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Richard Stanley Gives Update on THE DUNWICH HORROR
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Great filmic adaptations of the works of H.P. Lovecraft are pretty few and far between, surprisingly. While there are some very good independent productions out there, the only major works you’ve heard of are from Stuart Gordon or Brian Yuzna. Richard Stanley seeks to change that. The maverick cult filmmaker broke his 23-year narrative feature exile with Color Out of Space, a movie at once faithful to and in argument with Lovecraft’s dark sci-fi novella “The Colour Out of Space.” Stanley isn’t content with a one-and-done, either; in an interview about Color, the director told Nerdist his plans for two more Lovecraft movies. The first of these is The Dunwich Horror.

Written in 1928 and published a year later, The Dunwich Horror is one of Lovecraft’s most cinematic stories. It tells of the strange Whateley family in Dunwich, a rural berg outside of Arkham, MA. Old Whateley, the patriarch, forced his daughter Lavinia to commune with the Outer God Yog-Sothoth, producing two offspring. The first, Wilbur, grows to adulthood startlingly fast, reaching manhood within five years. Described as tall and goatish, Wilbur attempts to steal the fabled Necronomicon from Miskatonic University. Lavinia also has a second son, said to “take after his father,” and which becomes the titular “Dunwich Horror.”

Color Out of Space playing at Beyond Fest

SpectreVision
Stanley told us his version, produced by SpectreVision, will be “the third official adaptation of The Dunwich Horror and hopefully the first truly faithful one.” The first adaptation of the story came in 1970 which tends toward mixing paganism and hippie/drug culture. A second adaptation, a Syfy movie in 2009, is not particularly worthy of mention. But Stanley, a lifelong Lovecraft devotee, promises more than just lip service. It won’t just be the usual tentacled behemoths people often associate with the writer. “Lovecraft himself says that he strives in every story to create an atmosphere of cosmicism; of humanity’s frightful position in the universe,” Stanley explained. “I think the essential Lovecraftian moment for me is going alone into that horror. Going into the void and having nothing to reassure you or to protect you from it.”

Madeleine Arthur in Color Out of Space

SpectreVision
In terms of tackling a story like The Dunwich Horror, or Color Out of Space, Stanley knows he has to update elements with the time. Especially true in some of Lovecraft’s horrendous racial and political leanings. As an example, in Color, “we fade in on the first sequence in the movie,” he explained, “which involves a young lady in a dialogue with a gentleman of color. Two figures who would never exist in a Lovecraft story. It’s a battle we’re going to have over the next two episodes, I think, which is going to come down to the human race versus the great old ones.”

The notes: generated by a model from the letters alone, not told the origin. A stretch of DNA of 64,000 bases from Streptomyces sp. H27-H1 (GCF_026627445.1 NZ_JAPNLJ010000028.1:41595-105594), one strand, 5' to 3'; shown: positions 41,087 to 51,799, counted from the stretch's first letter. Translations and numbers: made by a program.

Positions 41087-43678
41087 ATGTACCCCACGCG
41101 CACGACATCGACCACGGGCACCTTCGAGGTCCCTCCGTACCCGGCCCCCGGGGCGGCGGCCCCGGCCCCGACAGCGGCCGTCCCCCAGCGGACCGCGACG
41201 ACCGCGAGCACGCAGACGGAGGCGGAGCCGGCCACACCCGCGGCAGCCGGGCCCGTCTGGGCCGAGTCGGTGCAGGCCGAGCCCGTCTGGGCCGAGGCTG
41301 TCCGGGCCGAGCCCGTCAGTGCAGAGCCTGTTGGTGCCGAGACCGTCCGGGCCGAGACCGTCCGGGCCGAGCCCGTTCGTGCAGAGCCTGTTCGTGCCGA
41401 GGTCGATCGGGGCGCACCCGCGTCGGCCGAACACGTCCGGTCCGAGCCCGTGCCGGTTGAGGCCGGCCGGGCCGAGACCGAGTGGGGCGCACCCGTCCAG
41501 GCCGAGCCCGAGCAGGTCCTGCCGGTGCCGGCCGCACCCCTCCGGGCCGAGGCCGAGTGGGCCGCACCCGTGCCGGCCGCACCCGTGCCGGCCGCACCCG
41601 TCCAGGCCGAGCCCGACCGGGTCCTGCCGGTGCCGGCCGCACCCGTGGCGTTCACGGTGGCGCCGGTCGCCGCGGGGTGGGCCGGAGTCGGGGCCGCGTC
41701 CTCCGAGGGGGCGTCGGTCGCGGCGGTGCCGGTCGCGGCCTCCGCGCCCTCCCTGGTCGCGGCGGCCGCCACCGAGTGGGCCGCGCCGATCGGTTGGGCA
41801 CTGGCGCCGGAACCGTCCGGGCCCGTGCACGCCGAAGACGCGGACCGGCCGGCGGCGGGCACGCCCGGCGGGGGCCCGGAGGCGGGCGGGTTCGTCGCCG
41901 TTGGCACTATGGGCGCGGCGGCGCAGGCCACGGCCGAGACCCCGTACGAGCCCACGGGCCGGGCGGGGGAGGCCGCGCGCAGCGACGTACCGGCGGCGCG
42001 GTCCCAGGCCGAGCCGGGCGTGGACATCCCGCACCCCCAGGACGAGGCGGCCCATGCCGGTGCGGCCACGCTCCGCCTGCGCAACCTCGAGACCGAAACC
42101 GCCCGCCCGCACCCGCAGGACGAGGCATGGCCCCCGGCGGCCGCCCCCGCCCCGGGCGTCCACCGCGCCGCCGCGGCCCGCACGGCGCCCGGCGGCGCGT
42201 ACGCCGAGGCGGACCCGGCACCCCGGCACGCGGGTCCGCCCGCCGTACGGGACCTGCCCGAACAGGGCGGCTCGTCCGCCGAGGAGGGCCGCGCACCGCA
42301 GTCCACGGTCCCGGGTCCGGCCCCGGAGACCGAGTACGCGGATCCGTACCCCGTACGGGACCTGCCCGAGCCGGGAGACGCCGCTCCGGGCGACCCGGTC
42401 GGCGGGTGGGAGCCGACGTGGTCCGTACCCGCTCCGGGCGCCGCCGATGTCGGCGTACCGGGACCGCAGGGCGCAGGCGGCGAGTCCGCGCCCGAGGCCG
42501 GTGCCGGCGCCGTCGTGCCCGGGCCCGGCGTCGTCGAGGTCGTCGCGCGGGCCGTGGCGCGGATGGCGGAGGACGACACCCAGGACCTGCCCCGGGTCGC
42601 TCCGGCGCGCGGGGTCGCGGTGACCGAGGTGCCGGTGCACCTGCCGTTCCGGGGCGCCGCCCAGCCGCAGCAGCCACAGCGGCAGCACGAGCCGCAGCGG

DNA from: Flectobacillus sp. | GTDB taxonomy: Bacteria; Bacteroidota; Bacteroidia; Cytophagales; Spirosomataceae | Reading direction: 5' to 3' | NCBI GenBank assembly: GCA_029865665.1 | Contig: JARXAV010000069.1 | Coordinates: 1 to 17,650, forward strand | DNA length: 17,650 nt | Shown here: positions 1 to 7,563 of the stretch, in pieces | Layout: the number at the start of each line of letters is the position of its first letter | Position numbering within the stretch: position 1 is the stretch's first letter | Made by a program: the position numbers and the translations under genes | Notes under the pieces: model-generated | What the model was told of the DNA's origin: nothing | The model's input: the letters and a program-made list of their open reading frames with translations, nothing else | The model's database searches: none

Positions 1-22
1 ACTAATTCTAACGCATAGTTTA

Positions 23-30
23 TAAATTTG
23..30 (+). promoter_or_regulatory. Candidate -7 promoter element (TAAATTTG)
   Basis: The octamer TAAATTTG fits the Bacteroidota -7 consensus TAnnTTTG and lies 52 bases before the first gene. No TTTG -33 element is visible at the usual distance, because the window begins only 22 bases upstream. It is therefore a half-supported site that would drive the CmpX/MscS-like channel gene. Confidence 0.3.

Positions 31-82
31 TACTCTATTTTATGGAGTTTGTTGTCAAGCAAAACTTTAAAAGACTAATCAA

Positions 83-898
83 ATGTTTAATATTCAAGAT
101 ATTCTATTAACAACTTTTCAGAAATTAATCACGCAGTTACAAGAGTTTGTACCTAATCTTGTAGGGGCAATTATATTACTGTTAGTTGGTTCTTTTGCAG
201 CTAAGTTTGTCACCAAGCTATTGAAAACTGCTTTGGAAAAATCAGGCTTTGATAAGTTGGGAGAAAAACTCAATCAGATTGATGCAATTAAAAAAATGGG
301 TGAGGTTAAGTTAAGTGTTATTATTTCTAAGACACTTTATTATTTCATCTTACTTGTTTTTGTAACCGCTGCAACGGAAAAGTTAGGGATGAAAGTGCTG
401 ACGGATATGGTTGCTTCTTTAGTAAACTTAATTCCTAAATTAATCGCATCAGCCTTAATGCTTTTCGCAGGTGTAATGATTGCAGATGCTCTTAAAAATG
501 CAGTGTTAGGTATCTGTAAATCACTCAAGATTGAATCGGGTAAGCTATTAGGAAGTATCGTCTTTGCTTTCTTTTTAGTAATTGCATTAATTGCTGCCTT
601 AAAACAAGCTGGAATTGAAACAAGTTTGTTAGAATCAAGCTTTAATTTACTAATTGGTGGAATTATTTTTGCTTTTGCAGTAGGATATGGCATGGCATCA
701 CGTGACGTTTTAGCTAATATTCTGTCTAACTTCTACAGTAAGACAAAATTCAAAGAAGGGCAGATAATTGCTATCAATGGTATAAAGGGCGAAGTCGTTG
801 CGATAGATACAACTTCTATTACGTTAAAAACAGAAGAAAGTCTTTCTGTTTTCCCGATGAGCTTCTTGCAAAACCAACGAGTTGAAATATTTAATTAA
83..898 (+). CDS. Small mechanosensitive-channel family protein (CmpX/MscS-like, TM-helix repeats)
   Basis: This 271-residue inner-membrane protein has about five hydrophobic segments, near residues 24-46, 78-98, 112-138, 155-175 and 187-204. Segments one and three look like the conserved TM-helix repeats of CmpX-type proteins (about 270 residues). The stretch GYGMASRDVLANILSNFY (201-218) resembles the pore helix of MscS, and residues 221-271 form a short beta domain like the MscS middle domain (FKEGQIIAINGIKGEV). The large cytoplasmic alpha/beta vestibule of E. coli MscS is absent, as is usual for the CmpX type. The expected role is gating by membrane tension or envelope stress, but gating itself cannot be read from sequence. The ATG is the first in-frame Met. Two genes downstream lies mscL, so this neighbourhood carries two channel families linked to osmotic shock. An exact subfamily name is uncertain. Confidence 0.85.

Stanley is nevertheless optimistic about where the xenophobic author might have gone had he not died at the age of 47. “I’d like to believe,” the director shared, “that if Lovecraft had lived longer, he might have mellowed his views a little. Because I think I can detect a softening of his style in his latter stories. Like, his last completed story, The Shadow Out of Time, doesn’t even feel like a horror story anymore. He seems to be crossing the line into some kind of psychedelic sci-fi fantasy, which is stepping away from the stark horror and hideousness of the early tales. I often wonder what would have happened if he’d lived another 20 years. And whether he would have come to terms with some of the things that he found so shocking and blasphemous as a young man.”

Cover of The Dunwich Horror audio play by the H.P. Lovecraft Historical Society

H.P. Lovecraft Historical Society
As for how Stanley will tackle The Dunwich Horror specifically, he gave us a small bit of info on how it will sit firmly in the present day. “It’s following straight on from Color Out of Space,” he explained. “So once again, it’s going to be set in MAGA-era, near future America. We get to return to the campus of the Me Too-scandal-ridden Miskatonic University. And we get to take a look at the original Necronomicon, the black book that the university has under lock and key. I’m very keen to get that right.”

If The Dunwich Horror mixes humor and heart with the ghastly and dreadful the way Color Out of Space does, it’ll be another rousing success.

Color Out of Space hits theaters and home entertainment on January 24. The Dunwich Horror will start production soon, and a third, as-yet-unnamed film in Stanley’s Lovecraft trilogy will come after that. The filmmaker ended our interview with a tantalizing promise. “Keep watching the space.”

Featured Image: American International Pictures

Kyle Anderson is the Senior Editor for Nerdist. You can find his film and TV reviews here. Follow him on Twitter!